The ear in Othello and Hamlet

The ear in Othello and Hamlet - Conor Cook December 13,...

Info iconThis preview shows pages 1–3. Sign up to view the full content.

View Full Document Right Arrow Icon
Conor Cook December 13, 2007 ENGL 210 – Schwarz Carrier of Corruption: The Ear in Othello and Hamlet The spoken word is the vehicle by which Shakespeare’s dramatic worlds are able to exist. It is not enough for audiences to merely watch the action being played out on stage. Rather, the effectiveness of Shakespeare’s plays relies on the audience’s ability to hear and act, by imagination, on the words provided by the playwright in order to create theatrical illusions. The Prologue of Henry V explicitly points this out by asking the audience to: Think when we talk of horses, that you see them Printing their proud hoofs I’ th’ receiving earth: For tis your thoughts that now must deck out kings, Carry Them here and there, jumping o’er times, Turning th’ accomplishment of many hears Into an hourglass (Prologue, 26-31) Given hearing’s paramount importance to the functionality of his work, Shakespeare cleverly implores the act of hearing and its physical agent, the ear, as a motif in many of his plays. Renaissance psychology declared hearing the “least fallen of the senses, and the most reliable” because, unlike sight, hearing was supposedly less likely to be seduced by the vanity of the world (Wall 359). In typical fashion, Shakespeare upends this view by depicting the ear as the original source of radiating corruption that creates the harmful effects of too little or too much knowledge. Othello and Hamlet are particularly obsessed with the layered image of “the ear,” which serves to drive the plots and carry many of the metaphors of both tragedies. As John Hunt observes, “The physical undoing [by the ear]
Background image of page 1

Info iconThis preview has intentionally blurred sections. Sign up to view the full version.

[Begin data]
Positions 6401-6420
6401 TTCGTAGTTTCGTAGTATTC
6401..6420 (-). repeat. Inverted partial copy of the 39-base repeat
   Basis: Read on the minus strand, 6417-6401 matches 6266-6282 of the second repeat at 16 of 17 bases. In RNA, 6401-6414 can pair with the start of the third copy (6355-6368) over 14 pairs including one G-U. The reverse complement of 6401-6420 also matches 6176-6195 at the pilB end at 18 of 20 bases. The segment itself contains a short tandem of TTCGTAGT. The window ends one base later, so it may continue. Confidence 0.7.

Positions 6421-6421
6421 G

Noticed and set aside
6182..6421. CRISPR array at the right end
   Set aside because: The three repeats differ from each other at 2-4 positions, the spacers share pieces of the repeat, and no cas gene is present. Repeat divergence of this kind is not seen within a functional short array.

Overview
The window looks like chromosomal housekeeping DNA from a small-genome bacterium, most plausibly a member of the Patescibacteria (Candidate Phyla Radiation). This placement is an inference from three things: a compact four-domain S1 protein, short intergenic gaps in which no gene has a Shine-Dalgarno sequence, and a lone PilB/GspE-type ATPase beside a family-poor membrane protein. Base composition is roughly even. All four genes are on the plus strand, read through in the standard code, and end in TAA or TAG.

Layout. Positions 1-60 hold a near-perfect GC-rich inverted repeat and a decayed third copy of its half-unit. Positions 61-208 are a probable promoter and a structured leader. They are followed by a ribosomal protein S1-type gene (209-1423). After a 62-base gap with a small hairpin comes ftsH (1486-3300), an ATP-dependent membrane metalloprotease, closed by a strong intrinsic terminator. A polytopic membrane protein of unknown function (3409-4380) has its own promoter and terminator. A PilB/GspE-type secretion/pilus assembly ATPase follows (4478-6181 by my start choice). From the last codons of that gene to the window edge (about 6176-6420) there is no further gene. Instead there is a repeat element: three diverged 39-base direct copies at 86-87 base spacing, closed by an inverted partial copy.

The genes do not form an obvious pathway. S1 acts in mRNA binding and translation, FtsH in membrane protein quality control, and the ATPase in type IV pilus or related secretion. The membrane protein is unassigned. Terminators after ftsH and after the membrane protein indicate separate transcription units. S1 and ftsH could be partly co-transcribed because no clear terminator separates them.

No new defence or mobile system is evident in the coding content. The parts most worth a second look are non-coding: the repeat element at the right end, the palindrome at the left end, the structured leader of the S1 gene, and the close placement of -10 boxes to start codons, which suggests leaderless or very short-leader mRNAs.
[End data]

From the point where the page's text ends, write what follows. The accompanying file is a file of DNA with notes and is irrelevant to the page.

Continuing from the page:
View Full DocumentRight Arrow Icon
accounts ultimately—in terms of both structures of imagery and those of plot—for the physical, psychological, moral, and political undoing suffered by the play’s living characters” (Hunt 32). In both Hamlet and Othello, the ear is the gateway to the endemics that fuel the initial conflicts . This is quite literal in the case of Hamlet’s father, whose ghost informs the Prince that his uncle Claudius poisoned him through his ear while he lay sleeping in his orchard: And in the porches of my ears did [Claudius] pour The leprous distilment, whose effect Holds such an enmity with blood of man That swift as quicksilver it courses through The natural gates and alleys of the body (I.v.64-68) In this passage, the annihilation of the king’s body is compared to a collapsing city that has let in an unwelcome enemy. The ears are seen as “porches” (63), “gates” (67), and “alleys” (67), weak points that allow the illusive poison to adulterate the body as a whole. Similarly, it is through Othello’s ear that Iago infects the rest of his mind, ultimately leading to Othello’s death. Iago reveals to the audience that he will enact an intricate plan through a verbal medium in order to “get [Othello’s] place, and to plume up will / in double knavery” (I.iii.387-389). While Iago’s poisoning of Othello’s mind is not
Background image of page 2
Image of page 3
This is the end of the preview. Sign up to access the rest of the document.

This note was uploaded on 04/24/2008 for the course ENGL 210 taught by Professor Lambbakerschwartzgirgus during the Spring '08 term at Vanderbilt.

Page1 / 11

The ear in Othello and Hamlet - Conor Cook December 13,...

This preview shows document pages 1 - 3. Sign up to view the full document.

View Full Document Right Arrow Icon
Ask a homework question - tutors are online